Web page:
All Weekend, Every Weekend. On C-SPAN3.

The Presidency: Theodore Roosevelt & the 1912 Presidential Election

Theodore Roosevelt & Hiram Johnson, Progressive Party (1912)

Theodore Roosevelt & Hiram Johnson, Progressive Party (1912)

Chicago, Illinois
Sunday, January 20, 2013

This is an examination of Theodore Roosevelt's failed run for the White House in 1912.  He had been the 26th President from 1901-09, but chose not to seek another term.  Initially he supported his successor, William Howard Taft.  But after several policy disagreements, Roosevelt ran against Taft as a third party candidate from the Progressive or Bull Moose Party.  The Theodore Roosevelt Association hosted this event.

Updated: Monday, December 31, 2012 at 8:48am (ET)

Related Events

White House Correspondents' Association

We hear from journalists and historians about the evolution of the White House Correspondents’ Association, which is marking its centennial. The organization was founded in 1914 after President Woodrow Wilson threatened to limit the access of White House reporters. The panel also discusses how social media has affected coverage of the president.

The Presidency: Presidential Illness
Sunday, April 6, 2014     

How do presidential illnesses impact U.S. policies and politics? A panel of historians addresses this question by looking at the presidencies of Woodrow Wilson, FDR, Richard Nixon and LBJ. This event is from the symposium “Presidents and Their Crises: When Life Strikes the White House.” It was hosted by Southern Methodist University and the George W. Bush Presidential Library and Museum.

The Presidency: Death in the White House
Sunday, March 30, 2014     

Four chief executives lost sons during their terms in the White House – Franklin Pierce, Calvin Coolidge, Abraham Lincoln, and John Kennedy. A panel of historians considers the national impact of deaths or chronic illnesses within a presidential family. This discussion was part of a symposium titled “Presidents and Their Crises: When Life Strikes the White House.” It was hosted by Southern Methodist University and the George W. Bush Presidential Library and Museum.

The Presidency: Personal Crises and Responsibility
Sunday, March 23, 2014     

John Tyler, Andrew Jackson, Ronald Reagan, and Bill Clinton all faced a personal crisis in the White House — from questions of succession to health scares to an impeachment scandal. A panel of historians discusses these events as part of the symposium "Presidents and Their Crises: When Life Strikes the White House." It was hosted by Southern Methodist University and the George W. Bush Presidential Library and Museum.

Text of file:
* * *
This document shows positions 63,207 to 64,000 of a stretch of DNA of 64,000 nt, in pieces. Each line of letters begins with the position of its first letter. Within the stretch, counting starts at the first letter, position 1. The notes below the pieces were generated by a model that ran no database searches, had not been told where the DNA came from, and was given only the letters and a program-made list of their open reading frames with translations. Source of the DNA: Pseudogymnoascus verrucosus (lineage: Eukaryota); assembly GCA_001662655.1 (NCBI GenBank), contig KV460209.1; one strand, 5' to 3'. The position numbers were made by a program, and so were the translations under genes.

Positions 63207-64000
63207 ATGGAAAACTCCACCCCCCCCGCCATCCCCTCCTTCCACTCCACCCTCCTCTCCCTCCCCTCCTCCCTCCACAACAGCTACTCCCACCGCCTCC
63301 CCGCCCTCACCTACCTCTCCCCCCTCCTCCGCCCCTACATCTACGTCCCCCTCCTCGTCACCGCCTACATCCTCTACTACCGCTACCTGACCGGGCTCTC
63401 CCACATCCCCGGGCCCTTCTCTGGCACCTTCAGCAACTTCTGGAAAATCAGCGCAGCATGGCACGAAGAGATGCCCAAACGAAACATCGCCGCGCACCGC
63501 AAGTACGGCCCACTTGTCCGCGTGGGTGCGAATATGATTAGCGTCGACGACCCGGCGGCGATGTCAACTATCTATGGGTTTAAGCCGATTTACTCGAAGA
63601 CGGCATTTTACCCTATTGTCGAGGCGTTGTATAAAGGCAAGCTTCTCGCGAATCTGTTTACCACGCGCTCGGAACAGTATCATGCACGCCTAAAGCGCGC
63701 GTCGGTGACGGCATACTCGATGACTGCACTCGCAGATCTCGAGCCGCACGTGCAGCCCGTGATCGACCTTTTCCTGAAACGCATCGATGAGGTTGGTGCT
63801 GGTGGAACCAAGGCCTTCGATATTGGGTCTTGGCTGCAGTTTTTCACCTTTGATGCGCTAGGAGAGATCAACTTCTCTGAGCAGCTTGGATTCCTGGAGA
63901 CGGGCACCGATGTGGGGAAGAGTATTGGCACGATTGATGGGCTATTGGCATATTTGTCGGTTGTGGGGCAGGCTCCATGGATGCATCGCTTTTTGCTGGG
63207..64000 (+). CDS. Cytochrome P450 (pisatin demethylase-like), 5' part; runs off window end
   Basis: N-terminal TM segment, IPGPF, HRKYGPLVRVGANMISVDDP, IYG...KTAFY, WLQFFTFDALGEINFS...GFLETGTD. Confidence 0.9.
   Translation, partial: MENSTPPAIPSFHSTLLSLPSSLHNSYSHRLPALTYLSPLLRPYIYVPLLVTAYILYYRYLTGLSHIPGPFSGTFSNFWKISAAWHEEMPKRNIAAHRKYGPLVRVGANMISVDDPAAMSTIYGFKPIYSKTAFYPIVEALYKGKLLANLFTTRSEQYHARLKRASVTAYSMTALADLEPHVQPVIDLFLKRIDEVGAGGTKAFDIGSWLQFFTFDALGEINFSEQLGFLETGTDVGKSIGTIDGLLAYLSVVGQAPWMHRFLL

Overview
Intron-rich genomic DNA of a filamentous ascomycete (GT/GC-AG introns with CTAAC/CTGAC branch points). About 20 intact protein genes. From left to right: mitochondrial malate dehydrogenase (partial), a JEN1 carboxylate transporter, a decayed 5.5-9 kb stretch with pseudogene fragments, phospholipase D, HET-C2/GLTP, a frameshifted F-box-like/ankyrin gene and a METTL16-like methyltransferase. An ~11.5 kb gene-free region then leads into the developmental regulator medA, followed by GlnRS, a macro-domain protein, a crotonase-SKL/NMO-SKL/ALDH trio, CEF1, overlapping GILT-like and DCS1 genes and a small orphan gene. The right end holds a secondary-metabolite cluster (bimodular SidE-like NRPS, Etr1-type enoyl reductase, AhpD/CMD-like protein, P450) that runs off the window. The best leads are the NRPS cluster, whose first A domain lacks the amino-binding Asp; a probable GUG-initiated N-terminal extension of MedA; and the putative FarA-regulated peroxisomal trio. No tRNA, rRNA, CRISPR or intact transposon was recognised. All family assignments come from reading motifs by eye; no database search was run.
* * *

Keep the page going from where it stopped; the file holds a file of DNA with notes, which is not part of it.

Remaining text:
The Presidency: Ronald Reagan Symposium
Sunday, March 16, 2014     

Fifty years after Ronald Reagan’s “A Time for Choosing” speech on behalf of 1964 Republican presidential candidate Barry Goldwater, Regent University hosts a symposium assessing its influence on the Republican party and Reagan’s political career.

The Presidency: Mount Vernon Design
Sunday, March 9, 2014     

Art historian Joseph Manca talks about George Washington, the gentleman designer -- and about how the grounds and architecture at Mount Vernon, his Virginia home, reflect the independence and democratic ideals of the young country he led in war and peace. Washington, as Mr. Manca puts it, was building "a new American garden" that rejected European extravagance for what was called a "plain and neat" sensibility more suited to a republic. Mr. Manca spoke at Mount Vernon's new National Library for the Study of George Washington.   

Interpreting Thomas Jefferson
Friday, February 21, 2014     

Arkansas Tech University history professor Carey Roberts delivers a paper from the University of South Carolina’s historian emeritus, Clyde Wilson. Mr. Wilson argues that politicians and statesmen interpret Thomas Jefferson according to their own political purposes. He addresses some of these interpretations, and gives his own take on what Jefferson thought and intended. The Thomas Jefferson Heritage Society hosted this event at the University of Virginia’s Jefferson Scholars Foundation.

American Presidents in the National Portrait Gallery
Monday, February 17, 2014     

In an illustrated lecture, Smithsonian National Portrait Gallery chief curator Brandon Fortune discusses a selection of presidential portraits, sharing stories about the artists who created them and explaining how the works came into the national collection. The program is co-hosted by the National Portrait Gallery and The Smithsonian Associates.

The Presidency: Harry Truman
Sunday, February 16, 2014     

Jon Taylor – author of “Harry Truman’s Independence: The Center of the World” – recounts the 33rd president’s life story and the importance of his Missouri hometown. Truman spent 64 of his 88 years in Independence, and it was there he returned to a hero’s welcome after leaving the White House. Mr. Taylor spoke at the Jackson County Historic Truman Courthouse, just blocks from the Truman home.  

The Camp David Accords - “An Insider’s Perspective”
Saturday, February 8, 2014     

William Quandt – a former National Security Council senior staff member – gives his insider’s view of President Carter’s negotiations with Egyptian President Anwar Sadat and Israeli Prime Minister Menachem Begin during the Camp David Accords 35 years ago. The Camp David Accords led to the historic White House signing of two documents designed to promote Arab-Israeli peace. Mr. Quandt was introduced just after President Carter’s keynote address at a symposium about the role of intelligence during the Camp David Accords. This event was held at the Jimmy Carter Presidential Library in Atlanta. 

Share This Event Via Social Media
Book TV (late 2012)
Questions? Comments? Email us at